Sprinkled among the dolls are musical instruments: A miniature piano. A snare drum. An accordion. A French horn, trumpet and trom-bone. A rusty harpsichord. I ask Phelps if he is sure the dolls don't talk and play music when darkness comes and humans are out of sight. "You never know," he says and smiles. Other Nitta Yuma buildings ready to visit include: »A furnished antebellum home built around 1855.

It was moved here from the Cameta Plantation, about two miles away. "My daddy gave this to my mother as a wedding present," Phelps says. 

The home where Phelps grew up and still lives. The original family home burned in 1901. Phelps' grandfather re-modeled the family's carriage house, which was built around 1760, and made it their main residence. »A late 18th-century log cabin, which was restored to its original look and moved to Nitta Yuma by Henry II. »A chapel built in 1988 to replace the one lost in a 1901 fire. It includes a plantation bell made of silver dollars hanging from the ceiling. A couple from Belgium is scheduled to have the first wedding there sometime in the fall.

No place like home 

"This place is a lot of work," Vick Phelps says. "Just keeping the grass cut is a project." But he loves it here and appreciates his family's history. He proves it whenever his dad wants to check a family fact. "Alfred the Great (former ruler of England) is my 35th great-grandfather," he says. "Remember Lewis and Clark, the explorers? 

Clark's brother, John, is my fifth great-grandfather. "It's pretty cool going back and learning this stuff, knowing your roots. It definitely helps you realize where you want to be." Contact 

Watch: Video tour of Nitta Yuma.

Billy Watkins at 601-961-7282 or bwat-kins@jackson.gannett. coin. Follow @BillyWat-kinsil on Twitter.
July 29, 2017 - 5:00 p.m.
The Headstone Dedication and Celebration of Bo Carter
Nitta Yuma Cemetery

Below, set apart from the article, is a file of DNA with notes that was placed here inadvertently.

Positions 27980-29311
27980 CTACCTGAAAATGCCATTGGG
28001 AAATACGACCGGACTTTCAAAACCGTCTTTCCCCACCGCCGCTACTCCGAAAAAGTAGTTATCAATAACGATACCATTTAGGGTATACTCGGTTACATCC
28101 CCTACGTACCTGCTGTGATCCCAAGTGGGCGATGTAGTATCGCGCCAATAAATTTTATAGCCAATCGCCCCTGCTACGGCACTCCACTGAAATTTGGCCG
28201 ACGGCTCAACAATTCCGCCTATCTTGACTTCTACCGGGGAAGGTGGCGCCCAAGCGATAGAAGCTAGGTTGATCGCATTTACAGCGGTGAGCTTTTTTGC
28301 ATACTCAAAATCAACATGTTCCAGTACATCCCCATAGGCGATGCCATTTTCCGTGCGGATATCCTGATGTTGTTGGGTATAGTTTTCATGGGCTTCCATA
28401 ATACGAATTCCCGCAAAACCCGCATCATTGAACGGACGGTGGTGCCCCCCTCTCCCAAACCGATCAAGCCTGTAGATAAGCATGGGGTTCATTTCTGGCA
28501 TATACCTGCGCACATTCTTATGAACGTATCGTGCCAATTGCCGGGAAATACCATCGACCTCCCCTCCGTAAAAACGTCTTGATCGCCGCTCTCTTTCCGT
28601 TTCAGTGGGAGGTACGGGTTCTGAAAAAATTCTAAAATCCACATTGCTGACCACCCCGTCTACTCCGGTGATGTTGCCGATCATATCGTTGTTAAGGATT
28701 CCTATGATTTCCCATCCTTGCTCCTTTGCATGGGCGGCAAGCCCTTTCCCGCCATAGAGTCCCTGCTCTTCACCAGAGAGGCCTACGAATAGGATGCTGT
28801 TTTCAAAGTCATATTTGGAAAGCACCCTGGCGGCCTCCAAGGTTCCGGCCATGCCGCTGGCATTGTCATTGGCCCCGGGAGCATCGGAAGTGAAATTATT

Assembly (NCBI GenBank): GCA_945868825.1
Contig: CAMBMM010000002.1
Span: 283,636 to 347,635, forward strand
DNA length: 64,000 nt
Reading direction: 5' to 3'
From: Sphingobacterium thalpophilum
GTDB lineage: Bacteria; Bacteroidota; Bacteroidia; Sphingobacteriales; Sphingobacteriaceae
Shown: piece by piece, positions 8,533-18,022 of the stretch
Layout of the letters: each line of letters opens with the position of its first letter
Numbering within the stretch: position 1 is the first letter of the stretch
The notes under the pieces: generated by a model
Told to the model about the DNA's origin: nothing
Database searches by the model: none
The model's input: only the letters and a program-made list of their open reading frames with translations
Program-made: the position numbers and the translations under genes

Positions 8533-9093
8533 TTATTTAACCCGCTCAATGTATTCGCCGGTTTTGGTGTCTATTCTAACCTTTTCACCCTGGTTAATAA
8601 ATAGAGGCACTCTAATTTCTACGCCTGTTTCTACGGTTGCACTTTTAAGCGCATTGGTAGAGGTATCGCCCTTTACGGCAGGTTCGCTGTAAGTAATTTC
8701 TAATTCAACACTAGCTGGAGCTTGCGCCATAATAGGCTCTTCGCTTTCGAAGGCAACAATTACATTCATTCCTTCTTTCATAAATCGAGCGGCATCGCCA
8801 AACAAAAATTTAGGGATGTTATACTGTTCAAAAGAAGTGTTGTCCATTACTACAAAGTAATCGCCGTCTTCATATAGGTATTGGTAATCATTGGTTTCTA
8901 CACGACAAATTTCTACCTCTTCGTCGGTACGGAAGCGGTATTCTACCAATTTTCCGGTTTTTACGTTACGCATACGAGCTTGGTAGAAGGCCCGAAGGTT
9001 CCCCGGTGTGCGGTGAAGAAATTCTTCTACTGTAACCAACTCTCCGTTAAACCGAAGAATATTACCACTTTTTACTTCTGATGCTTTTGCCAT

Nitta Yuma Plantation - Sharkey County, Mississippi

Join us for the headstone dedication and celebration featuring the original fiddle used by Alonzo Chatmon, the actual National Style N guitar once owned by Bo Carter and all of the amazing musicians who plan to perform at the event in Nitta Yuma, MS on July 29, 2017, such as....

- Ron Bombardi (who like Armenter Chatmon, or Bo Carter, adopted a new name as a musician, "Jersey Slim" Hawkins) is a professor and philosopher with dextrous mental abilities, which he readily transfers through his body so he can walk around town, talk to people, and even write a few simple words every now and again in the academic journals and monographs. The longtime fiddle player for the Stompers, in fact, models his playing style after the Mississippi Sheiks most-accomplished fiddle player, Lonnie Chatmon, the brother of Bo Carter (The two brothers stand to the left of Walter Vinson in the below photo). It is very fitting then that his hero's fiddle will be available for his use in Nitta Yuma.  Lonnie Chatmon's fiddle may be heard once again with the steel-bodied National Style N guitar of Bo Carter.

Bill Steber is the photographer who got the good shots of the most recent group of the blues legends, whose work you may have seen at the local university or in Oxford American magazine, but he doubles as one of the potent musical forces behind the Murfreesboro, TN-based Jake Leg Stompers.
- Blues musician Andy Cohen's amazing career has spanned decades so I have prepared a collection of content for your reading and viewing pleasure HERE or you can visit his website HERE

- Blues traveller and musician Steve Cheseborough's admiration and enthusiasm for the music of Bo Carter is all but limitless. He has informed the owner of the National Style N guitar of Bo Carter!!!! And he is Nitta Yuma bound and down!!! Click HERE to read Cheseborough's epic quest for his own personal Holy Grail of the Blues!

- Moses Crouch is a hill country musician of the most committed order who is often heard cooking up his liniments and draining out special orders of snake oil juice with the Memphissippi Medicine. Despite being the youngest musician to confirm thusfar, his repertoire includes plenty of music with an old soul...

Miles Floyd, the grandson of Armenter Chatmon, will be on hand at the event. So will the original instruments owned and played by the Chatmon family.

Henry Phelps, the landowner of the small hamlet, plans to have a large celebration and reception with food and refreshments following the dedication. He has done many excellent renovations of the historic buildings in Nitta Yuma, and the commemoration of Bo Carter's headstone offers everyone a chance to experience this jewel of the mid-Delta through the lens of a unique celebration.